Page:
Linkages with FX funding market

One highly plausible explanation of the won’s volatility surge relates to its linkage with FX funding liquidity stress—the focus of our paper. In the wake of the global liquidity squeeze after Lehman, stresses in the on-shore FX funding market and the FX market fed each other.

  • Given the FX liquidity mismatches in the balance sheets, a sudden stop in capital flows hit foreign bank branches hard. The branches suddenly faced rollover difficulties, including from their head offices, on their short-term external debt; and were forced to convert their won liquidity into FX.

  • The cost of onshore dollar funding increased sharply, reflecting the drying up of the main supply channel (i.e., foreign bank branches) particularly in short-term tenors. Offshore arbitrageurs, mainly global banks, also retrenched exposure, curtailing the supply of CRS funding. As the result, the market liquidity sharply dissipated in the dollar funding market.

  • This forced the foreign bank branches to liquidate their bond positions to obtain foreign exchange despite losses implied by the distressed sales. These sales put downward pressures on the won.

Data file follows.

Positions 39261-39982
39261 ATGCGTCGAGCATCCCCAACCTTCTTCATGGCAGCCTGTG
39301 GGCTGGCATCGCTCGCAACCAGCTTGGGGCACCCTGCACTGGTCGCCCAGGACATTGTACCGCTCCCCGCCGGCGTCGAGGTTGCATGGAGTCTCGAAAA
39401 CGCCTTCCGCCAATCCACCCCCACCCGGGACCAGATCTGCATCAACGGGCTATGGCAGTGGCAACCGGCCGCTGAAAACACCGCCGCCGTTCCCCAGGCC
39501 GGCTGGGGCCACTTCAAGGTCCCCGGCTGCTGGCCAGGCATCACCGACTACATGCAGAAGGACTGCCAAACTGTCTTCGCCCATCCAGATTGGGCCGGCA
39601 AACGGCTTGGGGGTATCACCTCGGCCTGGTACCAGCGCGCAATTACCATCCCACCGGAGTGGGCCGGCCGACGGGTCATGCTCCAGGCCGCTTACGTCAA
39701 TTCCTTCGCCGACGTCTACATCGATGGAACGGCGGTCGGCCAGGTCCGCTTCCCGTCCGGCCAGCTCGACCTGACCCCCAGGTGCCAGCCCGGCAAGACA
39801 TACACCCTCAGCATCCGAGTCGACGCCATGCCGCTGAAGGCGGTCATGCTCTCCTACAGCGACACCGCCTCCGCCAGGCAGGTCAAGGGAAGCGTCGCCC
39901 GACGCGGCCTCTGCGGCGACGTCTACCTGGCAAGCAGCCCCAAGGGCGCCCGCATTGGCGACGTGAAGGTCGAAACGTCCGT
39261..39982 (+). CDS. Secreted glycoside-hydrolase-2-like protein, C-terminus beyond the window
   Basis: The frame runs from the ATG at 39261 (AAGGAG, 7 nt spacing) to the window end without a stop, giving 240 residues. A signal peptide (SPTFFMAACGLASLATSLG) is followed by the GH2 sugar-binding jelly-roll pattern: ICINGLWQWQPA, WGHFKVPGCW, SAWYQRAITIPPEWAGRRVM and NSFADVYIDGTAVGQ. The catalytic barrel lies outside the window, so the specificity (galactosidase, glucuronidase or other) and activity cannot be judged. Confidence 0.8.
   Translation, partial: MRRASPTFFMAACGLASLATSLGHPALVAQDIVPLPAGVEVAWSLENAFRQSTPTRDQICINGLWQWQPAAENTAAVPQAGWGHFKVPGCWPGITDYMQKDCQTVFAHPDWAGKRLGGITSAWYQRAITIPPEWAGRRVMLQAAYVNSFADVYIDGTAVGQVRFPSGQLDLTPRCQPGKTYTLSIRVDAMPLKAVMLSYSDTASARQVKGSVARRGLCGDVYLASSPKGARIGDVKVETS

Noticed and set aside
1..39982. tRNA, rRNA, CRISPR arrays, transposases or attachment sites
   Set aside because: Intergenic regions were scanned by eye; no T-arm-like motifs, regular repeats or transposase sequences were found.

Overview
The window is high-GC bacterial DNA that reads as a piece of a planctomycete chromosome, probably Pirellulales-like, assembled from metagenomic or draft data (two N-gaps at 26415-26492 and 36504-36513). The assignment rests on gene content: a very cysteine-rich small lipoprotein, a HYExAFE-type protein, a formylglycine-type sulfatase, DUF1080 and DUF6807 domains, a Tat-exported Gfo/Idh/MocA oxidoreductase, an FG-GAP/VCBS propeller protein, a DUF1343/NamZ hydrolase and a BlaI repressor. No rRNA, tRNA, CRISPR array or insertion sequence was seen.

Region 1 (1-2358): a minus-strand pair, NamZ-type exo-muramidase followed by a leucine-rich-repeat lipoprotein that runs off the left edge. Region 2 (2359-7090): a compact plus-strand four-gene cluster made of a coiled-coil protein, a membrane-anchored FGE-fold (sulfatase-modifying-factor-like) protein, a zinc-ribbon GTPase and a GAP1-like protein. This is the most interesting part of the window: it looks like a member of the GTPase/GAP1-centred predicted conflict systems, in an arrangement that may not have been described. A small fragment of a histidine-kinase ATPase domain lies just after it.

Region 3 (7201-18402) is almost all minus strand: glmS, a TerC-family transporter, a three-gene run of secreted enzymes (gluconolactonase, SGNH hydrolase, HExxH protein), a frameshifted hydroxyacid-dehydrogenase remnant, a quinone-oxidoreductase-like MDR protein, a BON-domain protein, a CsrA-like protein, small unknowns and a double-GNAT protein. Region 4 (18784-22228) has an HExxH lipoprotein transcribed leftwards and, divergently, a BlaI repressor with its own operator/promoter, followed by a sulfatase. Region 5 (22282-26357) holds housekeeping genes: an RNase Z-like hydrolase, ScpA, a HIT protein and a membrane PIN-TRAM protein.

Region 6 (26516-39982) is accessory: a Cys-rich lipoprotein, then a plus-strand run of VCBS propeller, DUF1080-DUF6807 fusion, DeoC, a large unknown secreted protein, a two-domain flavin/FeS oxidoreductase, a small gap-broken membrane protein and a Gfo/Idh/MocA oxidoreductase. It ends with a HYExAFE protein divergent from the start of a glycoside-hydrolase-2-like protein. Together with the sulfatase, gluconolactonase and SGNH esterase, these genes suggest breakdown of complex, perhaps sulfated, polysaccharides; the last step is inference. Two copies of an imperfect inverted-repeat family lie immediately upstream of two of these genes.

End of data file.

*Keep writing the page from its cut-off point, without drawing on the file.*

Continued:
• The depreciation of the exchange rate, in turn, could have stoked demand for dollar swap funding reflecting expectations that the exchange rate had overshot on the upside (e.g., with importers borrowing dollars for the purpose of making payments instead of purchasing them, with the expectation that the won would strengthen in the future).4

The positive association between exchange rate volatility and short-term external debt has been well documented in existing studies.5 In line with these studies, our regression analysis (see Section V) establishes the pre-crisis accumulation of short-term external debt as the cause of exchange rate volatility spikes seen during the GFC.

IV. What has Changed Since?